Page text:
Higher temperatures in Asia, including those during a strong El Niño cycle, can drive up the incidence of dengue fever, a group of international researchers has found.
For the first time, researchers have been able to review the big picture of dengue epidemics on a continental scale, said Dr. Wilbert van Panhuis, assistant professor of epidemiology at the University of Pittsburgh Graduate School of Public Health.
Researchers studied 3.5 million reported dengue cases over an 18-year period from eight Southeast Asian countries. The research was published in the Oct. 5, 2015, early edition of the Proceedings of the National Academy of Sciences.
Dengue is transmitted through the bite of an infected Aedes mosquito. A person can contract dengue fever or a more severe form, dengue hemorrhagic fever, according to the U.S. Centers for Disease Control and Prevention. More than 100 million dengue cases are estimated each year in the world.
"The knowledge on the strong epidemiological connections between dengue epidemics in different countries and the strong dependency on high temperatures can help to improve epidemic prediction models," van Panhuis said. "Currently, models to predict large dengue epidemics have failed and major outbreaks continue to hit countries unexpectedly."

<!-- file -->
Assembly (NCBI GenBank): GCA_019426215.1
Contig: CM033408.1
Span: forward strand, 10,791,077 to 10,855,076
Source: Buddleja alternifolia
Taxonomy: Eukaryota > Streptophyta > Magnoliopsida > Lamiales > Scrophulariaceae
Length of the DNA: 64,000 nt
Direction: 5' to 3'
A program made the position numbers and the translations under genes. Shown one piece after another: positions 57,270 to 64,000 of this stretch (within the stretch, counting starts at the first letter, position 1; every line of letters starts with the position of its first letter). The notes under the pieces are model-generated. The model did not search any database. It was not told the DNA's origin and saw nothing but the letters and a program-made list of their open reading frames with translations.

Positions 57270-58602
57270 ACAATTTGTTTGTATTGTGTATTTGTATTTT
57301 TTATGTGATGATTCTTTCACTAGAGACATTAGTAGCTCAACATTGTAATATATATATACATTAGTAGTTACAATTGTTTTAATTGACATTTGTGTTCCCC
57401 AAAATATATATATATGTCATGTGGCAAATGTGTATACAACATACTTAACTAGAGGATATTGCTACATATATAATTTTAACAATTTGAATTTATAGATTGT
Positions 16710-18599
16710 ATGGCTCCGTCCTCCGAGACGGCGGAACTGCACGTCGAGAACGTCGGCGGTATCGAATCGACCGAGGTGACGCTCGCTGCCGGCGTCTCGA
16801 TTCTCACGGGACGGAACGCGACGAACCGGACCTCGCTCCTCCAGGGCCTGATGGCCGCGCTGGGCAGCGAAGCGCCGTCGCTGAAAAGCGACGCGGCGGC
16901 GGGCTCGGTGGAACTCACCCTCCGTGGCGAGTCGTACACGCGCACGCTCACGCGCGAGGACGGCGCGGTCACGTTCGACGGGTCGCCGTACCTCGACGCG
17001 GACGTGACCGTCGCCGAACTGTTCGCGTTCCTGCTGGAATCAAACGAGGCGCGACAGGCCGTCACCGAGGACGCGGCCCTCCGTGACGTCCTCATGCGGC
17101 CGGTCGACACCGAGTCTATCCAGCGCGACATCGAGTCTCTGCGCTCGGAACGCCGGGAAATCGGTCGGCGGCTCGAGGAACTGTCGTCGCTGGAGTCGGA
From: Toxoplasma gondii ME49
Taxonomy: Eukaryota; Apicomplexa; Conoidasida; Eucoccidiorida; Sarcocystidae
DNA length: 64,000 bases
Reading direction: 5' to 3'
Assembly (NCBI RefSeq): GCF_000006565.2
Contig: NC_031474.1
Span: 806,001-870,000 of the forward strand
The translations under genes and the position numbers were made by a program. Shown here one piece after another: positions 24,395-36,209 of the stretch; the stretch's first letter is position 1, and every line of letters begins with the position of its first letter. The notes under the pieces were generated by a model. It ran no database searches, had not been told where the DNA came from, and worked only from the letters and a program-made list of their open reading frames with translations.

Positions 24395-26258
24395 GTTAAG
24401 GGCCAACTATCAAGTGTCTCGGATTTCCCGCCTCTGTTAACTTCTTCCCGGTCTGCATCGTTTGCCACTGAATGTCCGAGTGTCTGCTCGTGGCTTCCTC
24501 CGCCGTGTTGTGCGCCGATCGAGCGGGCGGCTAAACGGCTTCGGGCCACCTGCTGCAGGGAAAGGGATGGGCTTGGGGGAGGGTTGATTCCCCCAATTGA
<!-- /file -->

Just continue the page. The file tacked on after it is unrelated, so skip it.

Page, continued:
The study found a strong correlation of region-wide dengue outbreaks and abnormally high temperatures, van Panhuis said.
"El Niño is one cause of these high temperatures, but not the only one. For example, high temperatures occurred in 2010, followed by a large dengue outbreak, but this was not an El Niño season," he said.
El Niño patterns tend to favor above-normal temperatures across Southeast Asia, according to AccuWeather Chief International Meteorologist Jason Nicholls.
Much of Asia can expect seasonable to above-average temperatures this winter as the strongest El Niño in 50 years unfolds, Nicholls said.
This may correlate with an increase in dengue fever cases.
"However, cooler-than-normal waters in the western Pacific during a typical east-based El Niño can tend to hold temperatures close to normal in Papua New Guinea and eastern Indonesia," Nicholls said.
One previous study showed a relation between dengue and El Niño, but for only one province in Vietnam, van Panhuis said.
"This study was done in exactly the same time period as ours and this province was one of the 273 that we studied," he said. "Similar to ours, this previous study found a transient correlation with El Niño, i.e. the correlation occurred only during the peak of the epidemic and not afterward."
"This could point to a threshold effect where high temperatures [and thus El Niño] is only causing major dengue outbreaks if they exceed a certain threshold level. This warrants further study," he added.
Van Panhuis said there is now an opportunity to substantially improve prediction models, but only if country data are polled into one dengue monitoring framework.
"If prediction models indicate a high risk of a large dengue outbreak, governments can start early with awareness campaigns to motivate the population to clean up around their houses and prevent the vector from spreading the virus," he said.